Storehouse is an iPad app designed for creating and sharing visual stories, and its new update makes browsing the app’s beautiful stories even easier with some top-notch curated content.
The most striking feature of Storehouse is its sleek design and unwavering focus on utilising the full real estate of the iPad’s screen and its potential as a new media storytelling tool.
Simply put, Storehouse is a stunning reminder of how compelling stories based on photos and videos can be.
The app’s design pedigree makes sense: Storehouse was created by developer Timothy Donnelly and Mark Kawano, Apple’s former design lead for iPhoto.
So what’s Storehouse like to use? The best way to approach the app is with an attitude of curiosity.
It’s fun to just swipe through photo tours of interesting places, and that’s where Storehouse’s new update helps. The new redesign focuses the experience into sections called “Home,” “Explore,” and “Story of the Day.”
The “Explore” section is a nice way to browse, but the best way to jump into Storehouse is by checking out the curated content. The curated “Story of the Day” section features a collection of stories that showcase compelling narratives or interesting uses of the app’s digital medium.
When you find a story that looks intriguing, you just lightly touch the title photo and you’re in. Each Storehouse can be formatted for the type of media inside. You can resize photos, blend in some videos, or insert traditional text columns. With all of these tools, it’s no surprise why Storehouse has managed to attract many professional photographers, fashion designers and filmmakers, according to the company.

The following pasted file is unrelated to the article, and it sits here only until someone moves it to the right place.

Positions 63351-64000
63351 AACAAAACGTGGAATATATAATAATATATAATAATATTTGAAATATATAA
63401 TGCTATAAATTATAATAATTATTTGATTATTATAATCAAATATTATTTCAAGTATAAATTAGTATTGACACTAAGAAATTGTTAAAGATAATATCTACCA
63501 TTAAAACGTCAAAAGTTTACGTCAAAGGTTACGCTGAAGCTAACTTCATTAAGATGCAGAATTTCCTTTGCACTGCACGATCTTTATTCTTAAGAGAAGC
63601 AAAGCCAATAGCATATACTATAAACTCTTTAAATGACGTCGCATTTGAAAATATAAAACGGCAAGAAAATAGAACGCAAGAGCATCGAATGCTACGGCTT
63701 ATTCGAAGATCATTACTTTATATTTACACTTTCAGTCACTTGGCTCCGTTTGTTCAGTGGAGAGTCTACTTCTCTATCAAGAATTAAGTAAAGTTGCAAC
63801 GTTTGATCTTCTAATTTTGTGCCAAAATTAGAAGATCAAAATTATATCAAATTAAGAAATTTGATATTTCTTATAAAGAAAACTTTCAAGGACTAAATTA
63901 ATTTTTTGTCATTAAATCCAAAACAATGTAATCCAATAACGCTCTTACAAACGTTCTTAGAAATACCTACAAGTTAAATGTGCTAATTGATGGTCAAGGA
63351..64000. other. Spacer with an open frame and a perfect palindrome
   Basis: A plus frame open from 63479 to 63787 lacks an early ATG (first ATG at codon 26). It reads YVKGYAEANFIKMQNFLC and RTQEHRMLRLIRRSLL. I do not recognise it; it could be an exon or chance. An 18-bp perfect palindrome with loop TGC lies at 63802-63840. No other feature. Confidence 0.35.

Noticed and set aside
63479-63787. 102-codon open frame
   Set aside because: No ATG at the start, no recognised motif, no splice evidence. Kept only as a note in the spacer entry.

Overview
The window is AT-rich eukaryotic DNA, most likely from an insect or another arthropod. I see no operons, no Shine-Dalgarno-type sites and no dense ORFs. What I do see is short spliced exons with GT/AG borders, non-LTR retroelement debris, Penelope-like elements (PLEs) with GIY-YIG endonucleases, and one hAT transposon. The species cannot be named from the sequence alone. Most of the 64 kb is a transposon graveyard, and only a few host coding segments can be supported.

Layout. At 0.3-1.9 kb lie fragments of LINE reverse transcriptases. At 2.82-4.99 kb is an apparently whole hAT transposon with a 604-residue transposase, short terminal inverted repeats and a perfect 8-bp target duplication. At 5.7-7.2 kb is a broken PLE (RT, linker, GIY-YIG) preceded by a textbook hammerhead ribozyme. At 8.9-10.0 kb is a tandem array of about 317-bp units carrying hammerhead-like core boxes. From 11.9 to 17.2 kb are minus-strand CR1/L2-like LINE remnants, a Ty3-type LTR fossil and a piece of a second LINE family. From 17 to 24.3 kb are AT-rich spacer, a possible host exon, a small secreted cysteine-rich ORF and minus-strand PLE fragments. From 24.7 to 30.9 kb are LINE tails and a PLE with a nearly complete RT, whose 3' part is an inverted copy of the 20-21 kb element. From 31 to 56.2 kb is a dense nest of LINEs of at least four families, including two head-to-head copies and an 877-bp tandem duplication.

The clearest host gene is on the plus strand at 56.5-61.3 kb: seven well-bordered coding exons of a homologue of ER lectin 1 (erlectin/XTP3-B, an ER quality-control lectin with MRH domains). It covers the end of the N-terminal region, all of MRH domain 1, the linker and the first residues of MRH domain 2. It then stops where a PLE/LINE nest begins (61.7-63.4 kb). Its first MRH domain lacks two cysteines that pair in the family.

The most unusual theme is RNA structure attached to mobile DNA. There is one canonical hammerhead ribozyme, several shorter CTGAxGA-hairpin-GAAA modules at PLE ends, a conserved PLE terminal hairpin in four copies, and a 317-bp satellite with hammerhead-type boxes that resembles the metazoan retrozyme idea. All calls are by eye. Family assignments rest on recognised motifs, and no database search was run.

There’s a lot of flexibility with the digital medium, so creating your own story isn’t hard at all. Storehouse has an option to import photos from Instagram, Dropbox, or your iPad’s photo library.
The resizable template looks something like this when you begin.
If you follow the basic template, you can set up a header photo, overlay a title to your story, and then resize the photos below in a grid. As you browse a story, any of the pictures or videos can be enlarged with a tap.
The best stories we’ve seen center around huge, colourful photos that tell a story, but the ability to include text also helps ground many of the stories so it doesn’t feel like a photo news feed. In a world where the phone in your pocket is capable of capturing increasingly clear photos, apps like Storehouse are a nice jumping-off point for photographers old and new. It’s an easy platform to demonstrate the cohesion between photos and experiences, and more importantly, the stories behind them.
Storehouse recently won an Apple Design Award for its app. You can download the newly designed Storehouse here.
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